What is Deep Vein Thrombosis?

Deep vein thrombosis or DTV happens when a blood clot or thrombus forms in a deep vein in the body, usually in one of the legs. Deep vein thrombosis may occur without symptoms or it could cause leg pain and swelling.

DVT can happen if you have a variety of medical problems that affect how your blood clots. DVT also may happen if you do not move for a long period of time, such as after an accident, after surgery or if you are confined to a bed.

DVT is a serious problem because blood clots can form in your veins and then break loose, go through the blood and lodge in the heart or lungs, causing a pulmonary embolism.

Symptoms of DVT

DVT symptoms may include swelling in the leg. In a few cases, there could be swelling in both legs. You also may experience considerable pain in your leg. It could start in the calf and feel like a cramp.

However, note that DVT may occur without any symptoms at all.

You should see a doctor if you develop these signs of DVT. If you experience symptoms of a pulmonary embolism, you need medical attention immediately.

Warning Signs of Pulmonary Embolism

  • Shortness of breath without any explanation
  • Chest pain that gets worse when you cough or take a deep breath
  • Lightheadedness or dizziness
  • Rapid pulse
  • Cough up blood

Risk Factors for DVT

There are many factors that can boost your risk of developing deep vein thrombosis, which include:

  • Blood clotting disorders in your family: Some people have blood clotting disorders in the family that makes the blood clot more easily. This condition that is inherited may not cause you problems unless you have other risk factors below.
  • Long periods of bed rest, including a long hospital stay or paralysis. If your legs do not move for long periods of time, the calf muscles do not move and contract to assist in blood circulation, which may increase the risk of clots.
  • Surgery and/or injury: Any type of surgery or injury to the veins could boost your risk of blood clots.
  • Pregnancy: Increases the pressure in your veins in the legs and pelvis. Women who have a clotting disorder are at higher risk during pregnancy. Risk of blood clots from pregnancy can continue for several weeks after you deliver.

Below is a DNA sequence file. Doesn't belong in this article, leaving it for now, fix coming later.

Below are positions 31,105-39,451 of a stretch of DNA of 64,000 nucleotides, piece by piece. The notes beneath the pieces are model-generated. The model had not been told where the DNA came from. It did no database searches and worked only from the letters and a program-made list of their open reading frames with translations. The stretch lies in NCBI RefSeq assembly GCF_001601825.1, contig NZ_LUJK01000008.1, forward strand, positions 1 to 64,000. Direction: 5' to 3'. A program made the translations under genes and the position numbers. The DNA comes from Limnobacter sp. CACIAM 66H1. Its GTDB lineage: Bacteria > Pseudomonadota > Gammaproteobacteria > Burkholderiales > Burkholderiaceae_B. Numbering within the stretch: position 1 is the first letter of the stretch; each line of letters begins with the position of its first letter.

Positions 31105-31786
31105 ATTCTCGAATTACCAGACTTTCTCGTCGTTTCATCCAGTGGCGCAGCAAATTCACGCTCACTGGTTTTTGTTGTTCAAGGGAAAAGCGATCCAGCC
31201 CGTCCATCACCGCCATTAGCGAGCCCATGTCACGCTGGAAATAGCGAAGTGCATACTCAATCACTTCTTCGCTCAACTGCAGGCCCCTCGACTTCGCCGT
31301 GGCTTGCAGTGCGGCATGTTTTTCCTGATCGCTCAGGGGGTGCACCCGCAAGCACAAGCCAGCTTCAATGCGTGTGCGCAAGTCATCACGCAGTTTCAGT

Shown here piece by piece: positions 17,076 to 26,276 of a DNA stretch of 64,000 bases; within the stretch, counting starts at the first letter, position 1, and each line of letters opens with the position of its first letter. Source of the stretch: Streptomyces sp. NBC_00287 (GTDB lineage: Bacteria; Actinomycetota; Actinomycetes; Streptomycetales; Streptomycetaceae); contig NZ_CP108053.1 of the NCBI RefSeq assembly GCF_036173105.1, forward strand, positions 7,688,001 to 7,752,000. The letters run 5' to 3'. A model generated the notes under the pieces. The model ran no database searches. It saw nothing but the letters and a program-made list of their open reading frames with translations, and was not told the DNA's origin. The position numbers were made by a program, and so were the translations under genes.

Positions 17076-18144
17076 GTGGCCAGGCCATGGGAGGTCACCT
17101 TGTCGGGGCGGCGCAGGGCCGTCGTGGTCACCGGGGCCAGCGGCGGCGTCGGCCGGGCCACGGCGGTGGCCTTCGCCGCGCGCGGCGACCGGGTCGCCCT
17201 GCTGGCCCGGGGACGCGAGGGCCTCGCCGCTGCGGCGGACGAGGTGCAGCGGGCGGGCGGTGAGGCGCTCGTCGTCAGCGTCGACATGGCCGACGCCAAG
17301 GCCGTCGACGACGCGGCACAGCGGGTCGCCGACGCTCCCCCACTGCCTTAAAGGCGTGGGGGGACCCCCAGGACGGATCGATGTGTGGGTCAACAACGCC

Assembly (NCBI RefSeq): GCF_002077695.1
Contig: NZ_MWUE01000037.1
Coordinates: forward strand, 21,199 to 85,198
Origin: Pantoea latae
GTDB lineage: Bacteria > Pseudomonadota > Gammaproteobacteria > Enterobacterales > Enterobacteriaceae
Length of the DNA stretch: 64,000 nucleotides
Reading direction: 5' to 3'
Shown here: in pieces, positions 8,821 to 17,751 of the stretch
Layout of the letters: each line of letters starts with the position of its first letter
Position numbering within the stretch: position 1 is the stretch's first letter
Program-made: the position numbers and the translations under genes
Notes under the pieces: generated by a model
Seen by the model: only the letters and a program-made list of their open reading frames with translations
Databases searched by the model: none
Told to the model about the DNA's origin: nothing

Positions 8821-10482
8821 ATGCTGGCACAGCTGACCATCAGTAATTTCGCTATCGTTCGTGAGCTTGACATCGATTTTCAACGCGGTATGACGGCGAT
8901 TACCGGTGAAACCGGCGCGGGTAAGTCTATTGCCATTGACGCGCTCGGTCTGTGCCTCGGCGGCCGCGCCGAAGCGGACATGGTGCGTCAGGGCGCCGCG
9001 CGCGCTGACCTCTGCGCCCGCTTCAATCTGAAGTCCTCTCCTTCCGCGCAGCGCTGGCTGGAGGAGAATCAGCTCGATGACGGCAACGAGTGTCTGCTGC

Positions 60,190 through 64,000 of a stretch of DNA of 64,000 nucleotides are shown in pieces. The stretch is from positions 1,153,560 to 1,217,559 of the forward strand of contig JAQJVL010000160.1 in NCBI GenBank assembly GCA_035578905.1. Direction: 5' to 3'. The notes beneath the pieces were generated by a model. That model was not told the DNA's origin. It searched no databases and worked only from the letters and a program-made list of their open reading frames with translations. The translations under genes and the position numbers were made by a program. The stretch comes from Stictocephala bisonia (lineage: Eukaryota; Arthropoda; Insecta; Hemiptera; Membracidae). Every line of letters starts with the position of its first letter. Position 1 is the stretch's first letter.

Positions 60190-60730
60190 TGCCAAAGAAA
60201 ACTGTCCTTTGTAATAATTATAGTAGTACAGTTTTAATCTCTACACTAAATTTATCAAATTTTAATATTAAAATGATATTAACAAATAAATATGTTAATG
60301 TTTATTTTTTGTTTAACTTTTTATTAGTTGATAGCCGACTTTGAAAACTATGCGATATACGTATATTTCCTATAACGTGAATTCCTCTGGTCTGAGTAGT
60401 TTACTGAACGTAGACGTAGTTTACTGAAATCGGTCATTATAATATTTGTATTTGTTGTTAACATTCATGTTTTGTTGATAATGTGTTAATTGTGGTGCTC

• Taking birth control pills: Oral contraceptives and hormone replacement therapy increase the blood’s ability to clot.
  • Smoking: Affects circulation and blood clotting, which can cause DTV.
  • Obesity: Increases pressure on the veins in the legs and pelvis.
  • Cancer: Some types of cancer increase the substances in the blood that increase the ability to clot. Some types of cancer treatment also can cause blood to clot more easily.
  • Heart failure: People who have heart failure have a higher risk of DVT and embolism. If you have heart failure, you already have reduced lung and heart function. Symptoms of a small pulmonary embolism are more pronounced.
  • Age: Being over 60 will increase your risk of deep vein thrombosis.
  • Sitting for long periods: When your legs do not move for many hours, the calf muscles do not contract, which helps your blood to move. Clots can form in the calves if the muscles do not move for many hours.

Complications of DVT

The main complication of having DVT is pulmonary embolism. This is a condition that happens where the blood vessel in the lung is blocked by a blood clot or thrombus that goes into the lungs from other areas of the body, usually the legs.

This condition can be fatal, so it is very important to look for signs of pulmonary embolism and to get medical help if they occur. Signs of pulmonary embolism include:

  • Shortness of breath without explanation
  • Chest pain that gets worse when you take a deep breath or cough
  • A feeling of lightheadedness or dizziness or fainting
  • Rapid pulse
  • Coughing up blood

Another common complication of DVT is postphlebitic syndrome that includes these signs: swelling of the legs or edema, pain in the legs, skin discoloration and skin sores.

How We Test for DVT

To diagnose DVT, your health care provider will ask you several questions about your symptoms. You also will have a physical examination so that your doctor can see if you have any swelling or tenderness in your legs. Depending upon your symptoms, your doctor could order a variety of tests:

  • Blood test: Most people who have DVT have higher levels of D dimer in their blood, which is a clot dissolving substance.
  • Venography: A dye will be inserted into a vein in your ankle or foot. An x-ray will be done that creates an image of your veins in your legs to look for clots.
  • Ultrasound: A wand device is put over part of the body where it is thought that there are clots. Sound waves are sent to that region and as the waves go through the tissue and come back, the computer will transform those waves into an image on the screen. If there is a clot, it should be visible on the screen.
  • CT or MRI: Either of these imaging tests can provide a good visual image of veins in the legs and can show if you have a clot.

How DVT is Treated

DVT treatments are made to prevent clots from getting larger, and also to stop the clot from breaking loose and traveling to the lungs or heart. Some of the most common options to treat DVT include:

  • IVC filters: If you are not able to tolerate blood thinners, a filter can be put into the vena cava in the abdomen. This can prevent clots that break loose from getting into the lungs.
  • Blood thinners: DVT most often is treated with anticoagulants or blood thinners. These drugs decrease the ability of the body to clot. They will not break up current clots but they can stop clots from getting larger. You will probably have to take a blood thinner for three months or more. Blood thinners have side effects, so you need to check with your doctor if you are able to tolerate them.